Last week, we started a conversation around touch vs. non-touch directories, both static and interactive, and the basic capabilities of what each can do. Today, we’ll expand on that topic, by beginning our examination of the “three Ss” — setting, situation and surroundings — that affect why one type of digital directory may be a better choice than another.
In terms of choices, digital building directories offer such an embarrassment of riches anymore that it can be hard to know where to start. Digital static? Digital non-touch, non-static? Interactive touchscreen? Wall mount, desk mount or floor mount? What about screen size? Refresh rate? Software? It’s no wonder we have so many clients interested in making the switch from old-style strip or paper directories who come to us frustrated from just trying to wrap their heads around the available options, not even counting other innovations such as 3-D mapping, interactive wayfinding and mobile integrations.
Therefore, we thought it might be a good time to get back to the basics, in order to give those considering investing in digital directories a jumping-off point from which they can begin their exploration. Let’s start with the differences and benefits of touch vs non-touch directories, and how they are best deployed in different environments.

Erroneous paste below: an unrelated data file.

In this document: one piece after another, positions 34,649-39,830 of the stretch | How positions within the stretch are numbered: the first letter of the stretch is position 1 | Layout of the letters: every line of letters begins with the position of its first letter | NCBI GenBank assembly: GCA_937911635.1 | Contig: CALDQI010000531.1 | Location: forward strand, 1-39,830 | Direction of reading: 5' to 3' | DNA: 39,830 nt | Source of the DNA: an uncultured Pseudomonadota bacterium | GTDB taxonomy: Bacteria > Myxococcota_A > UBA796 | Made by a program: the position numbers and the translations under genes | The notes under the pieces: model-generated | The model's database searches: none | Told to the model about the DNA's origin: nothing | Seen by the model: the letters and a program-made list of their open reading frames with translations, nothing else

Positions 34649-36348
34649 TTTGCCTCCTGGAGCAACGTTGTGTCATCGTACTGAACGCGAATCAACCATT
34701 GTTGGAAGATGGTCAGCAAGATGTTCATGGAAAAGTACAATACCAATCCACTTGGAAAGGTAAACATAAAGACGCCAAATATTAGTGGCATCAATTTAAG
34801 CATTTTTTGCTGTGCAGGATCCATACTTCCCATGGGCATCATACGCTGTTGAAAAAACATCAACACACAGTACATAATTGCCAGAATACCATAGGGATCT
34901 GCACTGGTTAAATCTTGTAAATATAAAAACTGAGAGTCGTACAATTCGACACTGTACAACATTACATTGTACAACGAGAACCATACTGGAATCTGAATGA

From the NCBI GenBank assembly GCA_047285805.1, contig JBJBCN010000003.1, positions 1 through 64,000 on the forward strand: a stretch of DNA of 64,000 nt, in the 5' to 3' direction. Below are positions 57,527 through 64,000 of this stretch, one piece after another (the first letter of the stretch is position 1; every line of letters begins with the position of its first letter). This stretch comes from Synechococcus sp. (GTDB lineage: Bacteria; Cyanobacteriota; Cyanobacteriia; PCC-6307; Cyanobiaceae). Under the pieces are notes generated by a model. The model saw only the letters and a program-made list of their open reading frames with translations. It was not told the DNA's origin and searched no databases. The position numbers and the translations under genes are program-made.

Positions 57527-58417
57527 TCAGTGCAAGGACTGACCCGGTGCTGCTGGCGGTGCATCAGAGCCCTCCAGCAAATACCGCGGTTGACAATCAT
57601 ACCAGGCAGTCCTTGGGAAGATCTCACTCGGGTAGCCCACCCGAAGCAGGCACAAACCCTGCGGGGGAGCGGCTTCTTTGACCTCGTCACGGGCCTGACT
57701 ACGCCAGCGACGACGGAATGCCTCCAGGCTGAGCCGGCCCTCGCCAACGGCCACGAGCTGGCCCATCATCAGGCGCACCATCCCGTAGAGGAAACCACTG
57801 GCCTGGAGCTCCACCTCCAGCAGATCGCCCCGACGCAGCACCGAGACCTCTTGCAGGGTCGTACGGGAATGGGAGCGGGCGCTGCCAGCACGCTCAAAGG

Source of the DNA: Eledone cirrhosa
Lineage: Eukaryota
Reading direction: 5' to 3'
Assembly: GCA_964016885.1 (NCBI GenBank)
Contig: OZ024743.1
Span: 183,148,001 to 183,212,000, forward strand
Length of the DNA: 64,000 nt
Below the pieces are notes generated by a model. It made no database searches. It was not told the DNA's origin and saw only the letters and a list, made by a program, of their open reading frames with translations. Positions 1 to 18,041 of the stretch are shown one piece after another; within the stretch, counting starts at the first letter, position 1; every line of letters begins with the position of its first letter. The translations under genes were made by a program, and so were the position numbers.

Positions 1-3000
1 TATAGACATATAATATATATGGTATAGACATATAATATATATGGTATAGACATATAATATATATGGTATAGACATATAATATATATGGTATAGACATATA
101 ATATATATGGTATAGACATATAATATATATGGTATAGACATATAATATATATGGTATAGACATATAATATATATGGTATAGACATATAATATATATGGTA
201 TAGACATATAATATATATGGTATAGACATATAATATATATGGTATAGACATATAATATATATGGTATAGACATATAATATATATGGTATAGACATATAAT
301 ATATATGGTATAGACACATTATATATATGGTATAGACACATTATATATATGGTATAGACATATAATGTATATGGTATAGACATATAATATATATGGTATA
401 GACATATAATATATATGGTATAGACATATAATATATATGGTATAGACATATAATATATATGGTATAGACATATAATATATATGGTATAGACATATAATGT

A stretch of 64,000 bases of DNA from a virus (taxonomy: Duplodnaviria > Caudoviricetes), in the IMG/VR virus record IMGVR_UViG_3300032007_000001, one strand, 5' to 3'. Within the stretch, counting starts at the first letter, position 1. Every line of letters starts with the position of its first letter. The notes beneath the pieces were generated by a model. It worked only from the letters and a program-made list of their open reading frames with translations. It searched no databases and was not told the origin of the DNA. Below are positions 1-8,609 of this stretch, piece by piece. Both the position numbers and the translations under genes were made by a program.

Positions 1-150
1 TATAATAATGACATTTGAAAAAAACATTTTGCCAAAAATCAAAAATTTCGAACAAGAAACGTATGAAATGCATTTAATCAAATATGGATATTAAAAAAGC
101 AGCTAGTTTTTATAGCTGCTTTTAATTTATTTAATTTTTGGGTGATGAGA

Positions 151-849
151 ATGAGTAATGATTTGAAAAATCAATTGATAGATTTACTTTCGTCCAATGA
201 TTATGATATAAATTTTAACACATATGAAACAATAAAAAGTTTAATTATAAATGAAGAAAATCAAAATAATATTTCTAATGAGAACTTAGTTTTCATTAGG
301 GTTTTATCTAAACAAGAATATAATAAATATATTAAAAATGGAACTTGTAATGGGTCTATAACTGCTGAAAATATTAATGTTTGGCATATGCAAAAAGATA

First, it’s important to understand the terms touch and non-touch for what they actually are and do. A non-touch digital directory can be one of two things: either a static screen that always displays the same information, such as office numbers and locations, or a screen that rotates through a set series of different informational “slides”. The entire screen can change, or just sections of the screen, but in both cases, both are considered to be non-touch digital directories.
On the other side, we have digital touchscreen directories, which offer different levels of interactivity, depending on the complexity of the software. Some simply allow for one- or two-button operation, giving users the ability to “page through” different screens, and return to “home.” Others function more like a tablet, with full-screen touch capabilities, offering a more fully interactive and even immersive user experience.
While it may at first glance seem that interactive touchscreens would be the most practical choice, offering more opportunities for customization, it is the environment in which the directory will be deployed that should be of primary concern and have the most influence on whether a touch or non-touch display is chosen. Next week, we’ll address the reasons why the three Ss — setting, situation and surroundings — are so important when considering what kind of directory to purchase, and take a look at a few use cases to better illustrate why and when touch or non-touch digital directories may be most appropriate.
Is your business ready for what’s next in interactive wayfinding? As an end-to-end manufacturer of vertically integrated self-service kiosk solutions, we invite you to submit a request for proposal online or call (800) 628-3603 today to find out how RedyRef can help you give your customers a best-in-class, digital wayfinding experience.